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Top 3 Mistakes People Make With Their Airline Miles

I recently came across an article by The Points Guy that identified ten mistakes business travelers often make with their frequent flier miles. It was so helpful, I wanted to share what I thought were the top three mistakes and how to avoid them. For the other seven mistakes, visit The Points Guy.

Top mistakes business travelers make with their airline miles

  1. Letting Miles Expire – Leaving miles unused for a period of time can result in expiration of those miles, rendering them useless. The expiration term is different for each airline; some may only be 12 months, others are seven years. An easy way to avoid losing thousands of earned miles is to keep them active by making a cheap purchase in your program’s shopping portal, something like a DVD or an iTunes song. At this rate, you’re “spending” 99 cents or maybe a few bucks to hang on to your miles!
  2. Redeeming Miles for Merchandise – If you are contemplating a new big screen TV or hanging onto the miles you earned on that spontaneous trip a few years back, you might decide the TV holds more value for you. However, before unloading all of those miles on merchandise, make sure you understand the value of the exchange that is taking place. You’ll likely get a better deal using your miles on airfare and purchasing the TV with your airline credit card.
  3. Hoarding Them – Earlier this year, Christopherson Business Travel published a blog post about the recent changes to United Airline’s MileagePlus® program. Delta too has introduced updates to their SkyMiles® program and American Airlines is right behind them. My advice is: Don’t hoard your miles. Unlike some assets, miles typically lose their value over time. With airlines’ evolving award schedules, mileage requirements are rarely decreased to obtain your next reward.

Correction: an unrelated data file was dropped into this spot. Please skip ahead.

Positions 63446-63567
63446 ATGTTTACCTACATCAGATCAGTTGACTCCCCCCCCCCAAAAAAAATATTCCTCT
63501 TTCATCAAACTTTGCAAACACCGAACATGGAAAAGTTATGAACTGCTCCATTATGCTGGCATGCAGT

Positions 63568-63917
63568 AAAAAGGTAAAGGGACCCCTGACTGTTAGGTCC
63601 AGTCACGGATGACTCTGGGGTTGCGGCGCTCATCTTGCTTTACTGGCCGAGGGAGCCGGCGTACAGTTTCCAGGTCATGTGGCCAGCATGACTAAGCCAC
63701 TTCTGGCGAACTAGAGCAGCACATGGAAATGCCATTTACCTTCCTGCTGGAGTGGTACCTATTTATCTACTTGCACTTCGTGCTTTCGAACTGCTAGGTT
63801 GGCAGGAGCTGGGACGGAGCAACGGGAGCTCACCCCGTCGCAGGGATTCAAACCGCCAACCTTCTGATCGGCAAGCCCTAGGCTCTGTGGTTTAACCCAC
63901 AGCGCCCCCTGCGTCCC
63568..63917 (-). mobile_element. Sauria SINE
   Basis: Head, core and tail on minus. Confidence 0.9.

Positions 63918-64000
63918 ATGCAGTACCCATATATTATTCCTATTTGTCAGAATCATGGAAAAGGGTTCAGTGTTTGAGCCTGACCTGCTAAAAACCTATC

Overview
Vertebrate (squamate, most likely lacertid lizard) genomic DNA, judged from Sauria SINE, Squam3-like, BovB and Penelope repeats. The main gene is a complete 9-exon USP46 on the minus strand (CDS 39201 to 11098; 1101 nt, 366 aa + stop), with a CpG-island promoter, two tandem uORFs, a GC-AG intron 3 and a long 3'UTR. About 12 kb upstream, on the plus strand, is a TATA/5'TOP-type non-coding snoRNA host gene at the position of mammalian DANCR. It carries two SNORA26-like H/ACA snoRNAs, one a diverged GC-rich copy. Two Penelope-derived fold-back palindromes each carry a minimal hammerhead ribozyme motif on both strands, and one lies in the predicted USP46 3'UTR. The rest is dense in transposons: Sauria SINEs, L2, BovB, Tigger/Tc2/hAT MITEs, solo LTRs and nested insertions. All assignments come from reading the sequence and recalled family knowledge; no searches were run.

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Upcoming Changes to United’s MileagePlus Program

Mileage programs have become a major source of revenue for U.S. carriers and a primary source for retaining business travelers and keeping them away from competing carriers. United’s MileagePlus members, for example, are waiting with anticipation for the official launch of the new 2012 program, which will take effect once United and Continental have completed their conversion to a single technology system, scheduled for later in the first quarter of 2012. United will advise its members of the effective date in the coming weeks. Until then, United’s MileagePlus and Continental’s OnePass programs will continue to operate separately.
The new United MileagePlus program will have four membership levels:
Premier 1K
100,000 Premier qualifying miles or 120 Premier qualifying segments
Premier Platinum
75,000 Premier qualifying miles or 90 Premier qualifying segments
Premium Gold
50,000 Premium qualifying miles or 50 Premier qualifying segments
Premier Silver
25,000 Premium qualifying miles or 30 Premium qualifying segments
Global Services will continue as an exclusive, invitation only program for United’s top customers. United is also offering additional ways for travelers to earn miles through a MileagePlus Explore Card. Complete benefit information and details can be found online at MileagePlusMergerUpdates.com.